The sole aspect of Death Stranding that I do legitimately find groundbreaking comes with how you interact with other players. Even though Death Stranding is a single-player experience, others who are playing the game can have an impact on your world, and vice versa. If one player happens to build a structure or do something as simple as setting down a ladder in a certain location, that action then takes effect in more than just their own world. This means that as you wander about, you’ll see all kinds of objects that other players have built or established that you can then utilize for yourself.
This aspect of Death Stranding is unlike anything else I can remember seeing before on this level and continues to enforce the game’s vision of connecting with those around you. While games like Dark Souls have had elements of this type of system before, it’s a whole different beast to be able to essentially build out the world around you with people you’ve never even met. Death Stranding almost feels like a co-op game because of this and provides a level of satisfaction I’ve never had in a gaming experience before. Having to traverse to the far side of a mountainous region only to find that previous players had laid down zip lines to help me navigate the terrain more easily is truly awesome. In turn, this instilled within me the desire to help build more structures so that I could help those who may have previously helped me. Receiving in-game notifications that other players had utilized the structures I set up was more pleasing than anything else I accomplished in Death Stranding.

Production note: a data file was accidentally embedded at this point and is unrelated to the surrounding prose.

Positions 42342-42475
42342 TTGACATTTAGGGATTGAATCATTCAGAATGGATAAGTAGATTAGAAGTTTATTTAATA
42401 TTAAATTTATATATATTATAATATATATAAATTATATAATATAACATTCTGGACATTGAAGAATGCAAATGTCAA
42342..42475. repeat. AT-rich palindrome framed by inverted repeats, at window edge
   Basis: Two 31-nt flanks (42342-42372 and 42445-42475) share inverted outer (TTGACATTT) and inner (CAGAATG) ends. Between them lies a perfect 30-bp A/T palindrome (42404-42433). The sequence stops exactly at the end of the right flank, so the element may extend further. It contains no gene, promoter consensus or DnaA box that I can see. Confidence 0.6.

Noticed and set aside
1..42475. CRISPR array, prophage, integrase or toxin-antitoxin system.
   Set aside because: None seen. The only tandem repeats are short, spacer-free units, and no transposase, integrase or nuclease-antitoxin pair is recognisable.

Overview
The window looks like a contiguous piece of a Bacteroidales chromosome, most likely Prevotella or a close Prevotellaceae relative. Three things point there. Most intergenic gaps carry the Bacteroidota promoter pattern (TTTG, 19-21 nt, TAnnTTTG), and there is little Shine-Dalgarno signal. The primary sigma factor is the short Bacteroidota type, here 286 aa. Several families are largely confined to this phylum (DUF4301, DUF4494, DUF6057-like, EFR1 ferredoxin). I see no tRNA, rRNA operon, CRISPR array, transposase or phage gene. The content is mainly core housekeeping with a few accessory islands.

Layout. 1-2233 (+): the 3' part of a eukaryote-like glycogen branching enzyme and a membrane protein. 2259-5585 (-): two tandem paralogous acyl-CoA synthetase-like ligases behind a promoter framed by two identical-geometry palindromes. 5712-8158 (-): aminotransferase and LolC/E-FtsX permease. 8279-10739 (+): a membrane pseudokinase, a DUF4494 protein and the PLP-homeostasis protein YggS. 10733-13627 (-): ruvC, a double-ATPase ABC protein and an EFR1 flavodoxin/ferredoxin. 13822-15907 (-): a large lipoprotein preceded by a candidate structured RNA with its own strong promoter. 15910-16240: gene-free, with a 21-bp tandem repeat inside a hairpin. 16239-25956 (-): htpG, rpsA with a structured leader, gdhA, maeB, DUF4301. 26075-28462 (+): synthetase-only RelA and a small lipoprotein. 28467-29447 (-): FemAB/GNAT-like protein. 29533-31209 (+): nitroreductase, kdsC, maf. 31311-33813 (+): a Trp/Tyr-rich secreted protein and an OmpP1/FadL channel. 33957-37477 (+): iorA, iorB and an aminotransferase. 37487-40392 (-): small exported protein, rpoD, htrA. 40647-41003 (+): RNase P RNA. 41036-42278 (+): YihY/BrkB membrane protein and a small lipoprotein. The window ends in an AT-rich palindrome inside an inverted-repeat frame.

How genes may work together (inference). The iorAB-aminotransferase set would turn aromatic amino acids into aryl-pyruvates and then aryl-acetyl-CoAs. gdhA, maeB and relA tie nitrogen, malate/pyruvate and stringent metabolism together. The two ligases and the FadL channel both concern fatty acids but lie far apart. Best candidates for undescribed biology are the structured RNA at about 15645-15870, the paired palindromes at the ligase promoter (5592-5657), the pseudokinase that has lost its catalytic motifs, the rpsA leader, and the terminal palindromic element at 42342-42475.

If there is one thing that Death Stranding will be remembered for or inspire other developers to do long-term, it is this interconnected player system. I still largely prefer my single-player experiences to only be confined to my own play, but I think Death Stranding has proven that you can add in multiplayer or co-op elements to games like this in novel, interesting ways. I don’t know what Kojima Productions plans on doing next, but I’d love to see some of these ideas within Death Stranding iterated upon in the future.